When Birmingham was at New Mexico Junior College, he was legendary for the tough team bonding activities he had his squads perform.

“Kids would run 4-5 miles in the mornings and not just jog. They had to do sprints and run miles. Then in the afternoon, we had the players pair off and did towel wrestling. Both players are on a mat, and one guy grabs one end of the towel and the other player the other end. Then they fight to get the entire towel. It made for some interesting team bonding drills.”

Birmingham said he doesn’t do that at the University of New Mexico because of time constraints with NCAA Division I rules.

“But we do have them run sand hills and do strength and conditioning at 5:30 a.m. We also have ‘Marine Days’ through the fall. Players never know when they are coming. Our guys will get a text message early in the evening the day before that tells them we will have ‘Marine Day’ at the indoor football practice facility the next morning at 4 a.m. And don’t be late!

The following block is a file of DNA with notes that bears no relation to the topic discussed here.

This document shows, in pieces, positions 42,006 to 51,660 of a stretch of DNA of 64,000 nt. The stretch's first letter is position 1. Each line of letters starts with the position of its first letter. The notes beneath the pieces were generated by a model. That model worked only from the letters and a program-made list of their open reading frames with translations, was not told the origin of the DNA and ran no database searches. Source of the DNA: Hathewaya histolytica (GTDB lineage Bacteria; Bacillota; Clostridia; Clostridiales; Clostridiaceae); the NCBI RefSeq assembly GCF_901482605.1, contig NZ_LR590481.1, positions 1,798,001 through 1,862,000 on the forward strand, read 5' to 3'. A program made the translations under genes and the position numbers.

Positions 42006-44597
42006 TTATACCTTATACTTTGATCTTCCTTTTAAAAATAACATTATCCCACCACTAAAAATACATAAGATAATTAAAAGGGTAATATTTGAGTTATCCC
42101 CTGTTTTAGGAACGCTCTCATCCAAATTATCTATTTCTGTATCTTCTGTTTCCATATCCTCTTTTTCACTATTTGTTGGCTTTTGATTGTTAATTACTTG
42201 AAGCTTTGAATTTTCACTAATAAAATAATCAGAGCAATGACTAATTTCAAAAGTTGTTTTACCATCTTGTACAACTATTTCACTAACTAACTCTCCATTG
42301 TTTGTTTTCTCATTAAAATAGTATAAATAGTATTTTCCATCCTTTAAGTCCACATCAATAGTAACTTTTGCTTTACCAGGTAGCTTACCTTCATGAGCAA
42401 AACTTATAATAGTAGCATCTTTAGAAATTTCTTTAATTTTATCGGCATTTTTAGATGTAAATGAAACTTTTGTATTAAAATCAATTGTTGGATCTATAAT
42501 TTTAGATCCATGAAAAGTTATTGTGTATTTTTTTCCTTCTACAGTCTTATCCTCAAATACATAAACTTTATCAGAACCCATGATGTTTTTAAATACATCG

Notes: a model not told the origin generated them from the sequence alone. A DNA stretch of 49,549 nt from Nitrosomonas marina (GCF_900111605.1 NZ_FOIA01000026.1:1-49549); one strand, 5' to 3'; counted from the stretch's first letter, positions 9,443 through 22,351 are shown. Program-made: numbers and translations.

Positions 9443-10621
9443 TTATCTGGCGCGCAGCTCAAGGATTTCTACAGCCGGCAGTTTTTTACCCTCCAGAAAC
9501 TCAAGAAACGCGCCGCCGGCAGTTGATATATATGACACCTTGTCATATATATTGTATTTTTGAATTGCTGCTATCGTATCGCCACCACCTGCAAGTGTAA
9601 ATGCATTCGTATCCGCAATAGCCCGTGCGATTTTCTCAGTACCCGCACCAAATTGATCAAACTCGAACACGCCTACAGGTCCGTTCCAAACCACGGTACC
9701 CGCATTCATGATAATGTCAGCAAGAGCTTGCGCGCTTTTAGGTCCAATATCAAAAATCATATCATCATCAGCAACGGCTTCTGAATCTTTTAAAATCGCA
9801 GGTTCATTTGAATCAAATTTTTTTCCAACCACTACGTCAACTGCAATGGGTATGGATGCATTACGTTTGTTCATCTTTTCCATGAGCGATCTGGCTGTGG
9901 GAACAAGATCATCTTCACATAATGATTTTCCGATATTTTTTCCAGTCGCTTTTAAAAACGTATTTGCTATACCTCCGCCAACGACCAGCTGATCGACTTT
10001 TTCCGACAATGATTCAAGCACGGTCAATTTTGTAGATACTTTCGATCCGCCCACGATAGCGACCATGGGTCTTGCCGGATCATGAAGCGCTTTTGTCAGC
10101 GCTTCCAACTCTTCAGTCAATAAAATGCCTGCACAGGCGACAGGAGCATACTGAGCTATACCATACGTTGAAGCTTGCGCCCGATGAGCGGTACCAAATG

“Kids are absolutely terrified at first. We have different stations within the indoor facility set up which includes blocking dummies, blocking sleds, harness pulls with heavy weights and others. I show up in battle fatigues. And for the next two hours, our players go through a gut check with an array of calisthenics and exercises. Kids will do 50 yard sprints, pushups, situps, jumping jacks in cadence. If they are not all in unison, they start over.

“The point of all this is that we are counting on everybody to work together. Everybody must do it right or we won’t be successful. And when we face those tough teams early in the schedule and might not do as well as we want, we tend to bounce back and learn from our mistakes as players improve with our great work ethic.”

Birmingham said something wonderful transpires as the kids go through this team building activity.

“Because of how tough this is, they all begin to pull for each other and transform into a team. It is fantastic to watch. I was influenced into doing this as I studied the team building concepts of Ed Cheff at Lewis-Clark St. and Lloyd Simmons at Seminole J.C., Okla. Both are 1,000 game winners, and they are two of the best coaches of all time.”